If you aren't certain that the Bank Secrecy Act job market is unusually active these days, ask anyone who has recently taken an executive position in a compliance department facing regulatory scrutiny. The message they're hearing: move quickly or move out of the way.
The U.K.'s planned new regulator of banks and other financial institutions would impose tougher oversight than its predecessor, a series of proposals for the agency's forthcoming operations handbook show.
U.K. financial regulators will likely only get tougher on British banks that violate anti-money laundering laws in the coming year, possibly going so far as to prosecute individuals, according to Jonathan Fisher QC, a London-based barrister.
A U.K. fine against a London-based private banking subsidiary of the Royal Bank of Scotland underscores the risks financial institutions take when they allow their account managers to vet valued clients, say compliance officials.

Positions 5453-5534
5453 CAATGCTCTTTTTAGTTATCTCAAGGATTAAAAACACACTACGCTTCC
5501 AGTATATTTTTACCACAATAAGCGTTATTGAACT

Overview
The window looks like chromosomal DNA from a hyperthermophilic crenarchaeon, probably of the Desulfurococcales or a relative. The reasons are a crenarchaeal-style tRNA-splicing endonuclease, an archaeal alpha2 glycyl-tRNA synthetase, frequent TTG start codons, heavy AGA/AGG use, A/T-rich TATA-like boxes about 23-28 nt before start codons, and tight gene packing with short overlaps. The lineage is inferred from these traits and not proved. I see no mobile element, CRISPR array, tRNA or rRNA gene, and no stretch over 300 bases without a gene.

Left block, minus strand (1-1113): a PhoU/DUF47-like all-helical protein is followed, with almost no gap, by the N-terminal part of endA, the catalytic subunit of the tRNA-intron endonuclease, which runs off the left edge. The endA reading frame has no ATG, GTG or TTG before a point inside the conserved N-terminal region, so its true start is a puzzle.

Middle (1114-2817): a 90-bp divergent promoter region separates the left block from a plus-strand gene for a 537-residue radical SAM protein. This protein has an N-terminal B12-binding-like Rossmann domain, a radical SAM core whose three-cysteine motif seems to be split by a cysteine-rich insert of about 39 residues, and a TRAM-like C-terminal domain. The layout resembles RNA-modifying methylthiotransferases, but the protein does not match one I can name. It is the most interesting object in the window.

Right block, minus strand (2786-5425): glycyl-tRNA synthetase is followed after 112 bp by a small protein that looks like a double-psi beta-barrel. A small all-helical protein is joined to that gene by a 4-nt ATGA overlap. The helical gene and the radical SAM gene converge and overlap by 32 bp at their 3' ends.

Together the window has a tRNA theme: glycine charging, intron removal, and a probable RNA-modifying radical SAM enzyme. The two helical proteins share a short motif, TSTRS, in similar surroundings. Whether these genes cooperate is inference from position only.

The private bank that serves Britain's Queen Elizabeth II and other wealthy individuals was fined 8.75 million pounds sterling by the United Kingdom's bank regulator for anti-money laundering deficiencies.
One out of every three British banks is unwilling to turn away customers with an "unacceptable" level of risk for money laundering, the United Kingdom's chief financial regulator said in a report Wednesday.